We woke up early enough to drive into the NW part of DC and park near a metro station and despite all of our advanced preparation we only made it with 10 mins to spare before the start. I still needed to complete my regular routine of bag check, bathroom, and warm up and so Irma was kind enough to take care of the bag check part so that I could complete my warm up. We parted ways with a big kiss and I couldn’t believe how relaxed and calm I felt. As a side note, a day before, my friend Erin had mentioned that Olympian Meb Keflezighi was supposedly pacing the 6min/mi pace group so when I got to my corral I briefly looked for what I suspected would be a large crowd around him as he is such a celebrity but the corral was in fact almost empty. I had already made my mind that I wasn’t going to be too “distracted” by a “Meb mob” so I just went about my business as the gun went off.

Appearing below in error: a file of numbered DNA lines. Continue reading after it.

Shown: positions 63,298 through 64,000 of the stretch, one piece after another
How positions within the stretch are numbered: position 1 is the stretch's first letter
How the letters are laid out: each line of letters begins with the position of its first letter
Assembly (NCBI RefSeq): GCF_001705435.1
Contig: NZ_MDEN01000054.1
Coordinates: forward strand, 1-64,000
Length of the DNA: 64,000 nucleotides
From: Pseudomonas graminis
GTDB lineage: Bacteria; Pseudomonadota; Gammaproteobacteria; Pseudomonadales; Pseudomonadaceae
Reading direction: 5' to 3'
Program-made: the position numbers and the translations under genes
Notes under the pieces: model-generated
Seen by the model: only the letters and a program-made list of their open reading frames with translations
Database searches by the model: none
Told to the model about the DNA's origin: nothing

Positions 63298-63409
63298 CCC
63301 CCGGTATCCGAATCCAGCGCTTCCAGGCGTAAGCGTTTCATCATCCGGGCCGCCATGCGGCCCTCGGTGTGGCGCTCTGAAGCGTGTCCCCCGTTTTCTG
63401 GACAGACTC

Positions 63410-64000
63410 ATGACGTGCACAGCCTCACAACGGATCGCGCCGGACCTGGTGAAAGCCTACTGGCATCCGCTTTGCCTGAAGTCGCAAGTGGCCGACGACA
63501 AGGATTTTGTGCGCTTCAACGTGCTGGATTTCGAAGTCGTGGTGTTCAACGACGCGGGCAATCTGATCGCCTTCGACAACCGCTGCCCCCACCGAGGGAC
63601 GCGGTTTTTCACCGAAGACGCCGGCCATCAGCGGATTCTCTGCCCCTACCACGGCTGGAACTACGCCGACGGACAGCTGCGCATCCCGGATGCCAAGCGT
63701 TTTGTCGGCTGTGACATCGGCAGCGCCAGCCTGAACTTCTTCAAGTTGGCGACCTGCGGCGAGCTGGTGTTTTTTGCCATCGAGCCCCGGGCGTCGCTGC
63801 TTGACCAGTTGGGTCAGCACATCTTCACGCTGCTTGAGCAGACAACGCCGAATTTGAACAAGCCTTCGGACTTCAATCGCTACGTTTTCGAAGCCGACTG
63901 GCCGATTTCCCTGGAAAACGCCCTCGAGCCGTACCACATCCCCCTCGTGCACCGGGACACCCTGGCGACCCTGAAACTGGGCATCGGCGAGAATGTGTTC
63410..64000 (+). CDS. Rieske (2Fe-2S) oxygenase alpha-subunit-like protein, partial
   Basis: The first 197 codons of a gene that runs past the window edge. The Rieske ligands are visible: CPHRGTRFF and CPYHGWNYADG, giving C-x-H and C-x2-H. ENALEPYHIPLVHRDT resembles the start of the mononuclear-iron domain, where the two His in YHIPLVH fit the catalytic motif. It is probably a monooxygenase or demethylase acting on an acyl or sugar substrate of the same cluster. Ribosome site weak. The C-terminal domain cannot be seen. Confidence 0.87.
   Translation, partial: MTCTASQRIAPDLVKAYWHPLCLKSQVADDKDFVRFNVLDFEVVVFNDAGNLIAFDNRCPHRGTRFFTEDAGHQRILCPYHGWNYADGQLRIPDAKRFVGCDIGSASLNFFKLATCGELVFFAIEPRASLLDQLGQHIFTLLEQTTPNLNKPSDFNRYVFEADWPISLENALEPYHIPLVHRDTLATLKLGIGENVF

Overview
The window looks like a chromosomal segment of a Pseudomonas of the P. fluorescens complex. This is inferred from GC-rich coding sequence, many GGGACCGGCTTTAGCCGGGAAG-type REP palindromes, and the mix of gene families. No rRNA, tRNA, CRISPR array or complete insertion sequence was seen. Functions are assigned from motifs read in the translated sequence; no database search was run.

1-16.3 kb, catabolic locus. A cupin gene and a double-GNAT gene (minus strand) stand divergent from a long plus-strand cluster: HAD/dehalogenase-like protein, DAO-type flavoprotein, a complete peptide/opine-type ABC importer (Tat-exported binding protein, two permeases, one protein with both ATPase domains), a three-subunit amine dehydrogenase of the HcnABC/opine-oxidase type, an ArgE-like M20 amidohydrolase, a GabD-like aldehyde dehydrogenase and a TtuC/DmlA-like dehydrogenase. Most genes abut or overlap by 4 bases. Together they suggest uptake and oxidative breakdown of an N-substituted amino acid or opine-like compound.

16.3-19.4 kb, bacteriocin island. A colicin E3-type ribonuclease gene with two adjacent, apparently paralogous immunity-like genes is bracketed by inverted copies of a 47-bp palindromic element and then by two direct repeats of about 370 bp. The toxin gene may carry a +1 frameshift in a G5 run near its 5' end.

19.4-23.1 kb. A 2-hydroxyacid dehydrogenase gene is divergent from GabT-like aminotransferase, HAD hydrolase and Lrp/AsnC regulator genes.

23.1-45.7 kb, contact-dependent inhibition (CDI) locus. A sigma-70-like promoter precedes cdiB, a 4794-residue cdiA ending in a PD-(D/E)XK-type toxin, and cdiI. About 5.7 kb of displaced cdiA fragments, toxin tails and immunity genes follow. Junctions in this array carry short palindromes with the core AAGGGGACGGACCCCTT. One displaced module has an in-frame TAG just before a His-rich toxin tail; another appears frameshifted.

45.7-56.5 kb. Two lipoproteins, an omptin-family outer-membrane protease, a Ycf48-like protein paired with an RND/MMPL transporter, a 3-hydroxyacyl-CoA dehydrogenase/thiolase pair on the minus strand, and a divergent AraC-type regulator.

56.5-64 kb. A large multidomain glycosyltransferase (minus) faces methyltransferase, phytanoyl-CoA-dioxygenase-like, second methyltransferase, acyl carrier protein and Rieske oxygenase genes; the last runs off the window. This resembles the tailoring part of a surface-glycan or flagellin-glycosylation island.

Trying to avoid some mistakes I’ve done in the past, I was decidedly focused on not starting too fast and just finding a nice, relaxed rhythm to my legs and arms. For the first 5 miles I felt awesome. The legs and arms were just flowing; I could breath easily and the pace almost felt like a training run. My friend Eric also gave me a nice loud cheer around mile 5 and I felt another boost of energy. But then in the next mile I started to get stomach pains and cramps just the same way I felt in my previous 10 miler race. I tried not to panic and continue at a slower pace but my body wasn’t having it. Just when I was debating whether I should continue running or walk the rest of it, Meb (who seemed to be running incognito) ran past me and I tried to keep up with his training run pace for a quarter mile but the stomach pains were too much.